By Pete Kerby-Miller, Teacher-Naturalist
Memory is oddly tied to mundane details. It might be an anniversary, or a traditional meal, or even a particular scent that pulls us into reminiscence. This late winter afternoon, it’s precipitation. This morning a prodigious snowstorm closed schools, reminding me of the elation of childhood snow days and tromping through fresh powder. The air is warming now, and heavy flakes become sleet, then sleet becomes rain. It’s a disappointing change for the skiers in Montpelier’s parks. I take heart though as I’m transported to a different rainstorm — cold, muddy, and joyous…
Rain beat a frenetic rhythm on my hood as mud sucked at our booted feet. In the din, our headlamps lit falling rain and thick, pressing fog. Maya and I could only shout over the raindrop drumbeat, so we soon fell silent. Our sensory world was just one sodden, muddy dome, plodding along the dark road in intense focus.
“Whoa!” Maya shouted, “It’s huge!” She was fixed in the road, soaked, staring towards her toes. Crawling past was a glistening, brilliantly yellow, bulging-eyed beauty of a Spotted Salamander. “I’ve never seen one!” she grinned, crouching now to take a closer look. We stooped by a puddle for a moment to observe as the migrating salamander paused. Long, fingery hands, slimily creviced skin, and a mouth entirely as wide as their body gave the creature an alien appearance.
Spotted Salamanders, while not uncommon, are very uncommonly seen. They spend the vast majority of their 20 year lifespan mostly underground – emerging only briefly on rainy nights to forage for insects, worms, and smaller salamanders.
Once the ground thaws in April though, the first warm rains draw these usually reclusive amphibians out. In the misty darkness, they’ll migrate once a year from their winter burrows to marshes, ponds, and puddles where they congregate and breed. This journey can be highly synchronized, with every salamander from a given hillside arriving in the breeding pond within a day or two. Sleep through the rainstorm and you’ll miss them.
From our perspective, it was a happy coincidence that brought us to stoop near a muddy pothole so thoroughly graced with a Spotted Salamander. From the salamander’s perspective though, roads are a dangerous obstacle in the course of their migration. This one soon flexed their toes and continued with purpose. We likewise stood to continue our own mission, marking one tally on a rather sodden datasheet.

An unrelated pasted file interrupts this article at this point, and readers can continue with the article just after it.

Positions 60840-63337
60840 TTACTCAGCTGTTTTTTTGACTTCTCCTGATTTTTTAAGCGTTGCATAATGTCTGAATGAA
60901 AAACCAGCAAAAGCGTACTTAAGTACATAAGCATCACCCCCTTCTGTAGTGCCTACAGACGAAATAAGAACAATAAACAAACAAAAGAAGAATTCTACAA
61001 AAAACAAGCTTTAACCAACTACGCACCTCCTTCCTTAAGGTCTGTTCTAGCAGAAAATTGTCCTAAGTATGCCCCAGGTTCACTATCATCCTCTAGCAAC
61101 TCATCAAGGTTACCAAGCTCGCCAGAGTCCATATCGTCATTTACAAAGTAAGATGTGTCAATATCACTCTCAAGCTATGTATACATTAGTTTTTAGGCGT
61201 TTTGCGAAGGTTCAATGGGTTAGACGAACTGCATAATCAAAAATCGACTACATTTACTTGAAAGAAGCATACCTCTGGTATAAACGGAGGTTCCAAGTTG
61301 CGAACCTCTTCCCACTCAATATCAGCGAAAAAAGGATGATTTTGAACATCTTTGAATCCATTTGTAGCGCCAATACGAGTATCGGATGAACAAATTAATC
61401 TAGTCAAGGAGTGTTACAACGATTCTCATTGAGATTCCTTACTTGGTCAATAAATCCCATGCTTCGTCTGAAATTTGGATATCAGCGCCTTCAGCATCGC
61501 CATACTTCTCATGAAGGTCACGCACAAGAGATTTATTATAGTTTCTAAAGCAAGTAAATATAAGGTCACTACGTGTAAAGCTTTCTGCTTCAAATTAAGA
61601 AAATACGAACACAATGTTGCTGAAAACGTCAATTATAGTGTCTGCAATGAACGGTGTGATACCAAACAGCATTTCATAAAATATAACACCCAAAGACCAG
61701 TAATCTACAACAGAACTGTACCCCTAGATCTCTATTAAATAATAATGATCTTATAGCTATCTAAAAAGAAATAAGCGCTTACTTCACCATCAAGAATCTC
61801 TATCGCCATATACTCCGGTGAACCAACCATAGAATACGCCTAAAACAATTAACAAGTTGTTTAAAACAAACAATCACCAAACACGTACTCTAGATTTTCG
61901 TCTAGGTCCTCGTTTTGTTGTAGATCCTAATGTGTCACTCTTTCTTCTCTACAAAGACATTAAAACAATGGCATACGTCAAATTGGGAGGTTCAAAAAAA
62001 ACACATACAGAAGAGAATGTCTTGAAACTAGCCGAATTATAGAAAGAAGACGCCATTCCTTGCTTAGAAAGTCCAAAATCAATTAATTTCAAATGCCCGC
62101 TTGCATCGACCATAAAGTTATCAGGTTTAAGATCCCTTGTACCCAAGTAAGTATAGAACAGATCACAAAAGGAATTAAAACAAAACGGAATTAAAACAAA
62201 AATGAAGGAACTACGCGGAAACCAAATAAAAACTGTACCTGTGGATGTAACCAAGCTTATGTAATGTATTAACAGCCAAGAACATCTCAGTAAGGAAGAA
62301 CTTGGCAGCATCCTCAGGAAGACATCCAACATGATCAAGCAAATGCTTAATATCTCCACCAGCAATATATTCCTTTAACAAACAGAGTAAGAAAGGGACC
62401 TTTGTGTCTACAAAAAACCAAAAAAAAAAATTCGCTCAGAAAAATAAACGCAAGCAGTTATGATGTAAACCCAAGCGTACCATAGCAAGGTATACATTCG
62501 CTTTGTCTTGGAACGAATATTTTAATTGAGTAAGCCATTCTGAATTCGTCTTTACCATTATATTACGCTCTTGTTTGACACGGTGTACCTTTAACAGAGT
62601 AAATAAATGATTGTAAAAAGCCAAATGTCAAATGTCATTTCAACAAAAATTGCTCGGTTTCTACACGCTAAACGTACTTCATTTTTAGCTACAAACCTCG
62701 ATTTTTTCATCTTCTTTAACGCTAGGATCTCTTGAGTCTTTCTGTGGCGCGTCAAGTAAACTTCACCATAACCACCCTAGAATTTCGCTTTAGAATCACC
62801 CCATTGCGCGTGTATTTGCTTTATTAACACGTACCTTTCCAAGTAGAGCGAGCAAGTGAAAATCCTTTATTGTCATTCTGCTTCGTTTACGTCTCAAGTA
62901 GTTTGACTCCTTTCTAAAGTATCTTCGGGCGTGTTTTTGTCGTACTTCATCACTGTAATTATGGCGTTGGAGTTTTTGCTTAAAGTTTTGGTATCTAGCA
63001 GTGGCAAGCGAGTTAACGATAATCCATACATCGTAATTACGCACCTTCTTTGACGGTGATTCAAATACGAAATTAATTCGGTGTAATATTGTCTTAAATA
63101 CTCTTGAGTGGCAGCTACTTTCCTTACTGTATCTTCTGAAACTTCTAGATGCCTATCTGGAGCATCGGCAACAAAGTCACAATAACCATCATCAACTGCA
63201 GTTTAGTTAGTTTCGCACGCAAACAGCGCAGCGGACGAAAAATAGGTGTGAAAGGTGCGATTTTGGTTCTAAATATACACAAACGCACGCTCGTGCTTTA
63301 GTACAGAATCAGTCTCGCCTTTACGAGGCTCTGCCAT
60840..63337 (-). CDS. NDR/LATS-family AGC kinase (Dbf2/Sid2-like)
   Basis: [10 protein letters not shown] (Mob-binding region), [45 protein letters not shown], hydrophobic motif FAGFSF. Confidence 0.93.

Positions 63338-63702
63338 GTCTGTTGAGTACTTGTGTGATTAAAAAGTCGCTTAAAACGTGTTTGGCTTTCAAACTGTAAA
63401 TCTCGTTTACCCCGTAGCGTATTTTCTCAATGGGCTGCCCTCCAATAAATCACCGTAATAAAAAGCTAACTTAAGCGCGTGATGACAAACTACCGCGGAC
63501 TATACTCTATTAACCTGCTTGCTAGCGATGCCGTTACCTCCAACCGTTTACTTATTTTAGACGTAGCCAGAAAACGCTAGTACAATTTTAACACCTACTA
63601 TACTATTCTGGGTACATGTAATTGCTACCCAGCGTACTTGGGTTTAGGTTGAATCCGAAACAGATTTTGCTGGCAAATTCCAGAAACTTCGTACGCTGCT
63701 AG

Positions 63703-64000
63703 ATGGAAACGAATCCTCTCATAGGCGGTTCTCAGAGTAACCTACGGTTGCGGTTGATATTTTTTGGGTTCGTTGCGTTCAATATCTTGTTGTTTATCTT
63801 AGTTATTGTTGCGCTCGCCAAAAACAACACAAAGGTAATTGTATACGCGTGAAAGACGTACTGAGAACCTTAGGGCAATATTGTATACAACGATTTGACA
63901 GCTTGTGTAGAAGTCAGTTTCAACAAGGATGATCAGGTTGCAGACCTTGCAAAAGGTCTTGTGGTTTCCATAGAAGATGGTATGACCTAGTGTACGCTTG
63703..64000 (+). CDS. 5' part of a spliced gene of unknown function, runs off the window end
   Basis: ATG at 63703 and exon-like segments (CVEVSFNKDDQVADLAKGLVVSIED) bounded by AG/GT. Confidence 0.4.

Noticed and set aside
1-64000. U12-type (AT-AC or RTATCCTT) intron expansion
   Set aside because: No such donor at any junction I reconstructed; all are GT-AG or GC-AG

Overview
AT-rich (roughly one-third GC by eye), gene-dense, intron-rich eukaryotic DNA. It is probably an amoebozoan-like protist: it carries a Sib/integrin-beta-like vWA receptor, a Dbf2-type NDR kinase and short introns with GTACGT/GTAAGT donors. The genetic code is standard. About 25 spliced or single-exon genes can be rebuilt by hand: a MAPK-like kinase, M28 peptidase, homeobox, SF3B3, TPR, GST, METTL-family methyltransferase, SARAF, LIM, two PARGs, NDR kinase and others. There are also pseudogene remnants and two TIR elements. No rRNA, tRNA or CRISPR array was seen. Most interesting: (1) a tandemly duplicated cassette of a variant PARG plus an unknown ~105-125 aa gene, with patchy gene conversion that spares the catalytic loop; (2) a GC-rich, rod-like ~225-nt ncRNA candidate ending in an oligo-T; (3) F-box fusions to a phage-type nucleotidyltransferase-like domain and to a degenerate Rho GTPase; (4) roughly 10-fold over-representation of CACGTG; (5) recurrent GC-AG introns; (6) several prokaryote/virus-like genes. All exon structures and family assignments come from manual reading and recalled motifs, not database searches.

It was the hope of meeting salamanders that coaxed us out of our homes into this chilly downpour. Contributing to Community Science is what urged us to bring a clipboard. We were taking part in the Amphibian Road Crossing (ARC) program, where hundreds of volunteers journey to backroads on rainy spring nights to count and escort amphibians where their annual migrations perilously cross roads.
The ARC program empowers community members to be directly involved in amphibian conservation. After a short online training, surveyors can find a mapped crossing site on the program’s webpage, print some datasheets, don their most reflective and waterproof getup, and venture out to count and chaperone migrating amphibians. These efforts have real impact: last year alone, surveyors encountered 3,372 amphibians at 99 different sites across the state. Not only does that represent a tremendous win for those individual salamanders and frogs that migrated safely, the breadth and depth of that data is an invaluable resource for conservation planning. Funding for protecting wildlife from car collisions is largely administered at the state level, and ARC surveyors are building a database at that scale to justify and prioritize that spending.
It has been gratifying to watch this program grow. In four years, ARC surveyors have recorded over 17,000 amphibians at 193 sites. Those numbers translate to improved capacity for conservation. In this late winter rainstorm I find myself turning away from digital maps and spreadsheets, though. I watch raindrops race down the window and imagine all those joyous, muddy moments beneath other rainclouds — powerful, connecting, and entirely uncountable.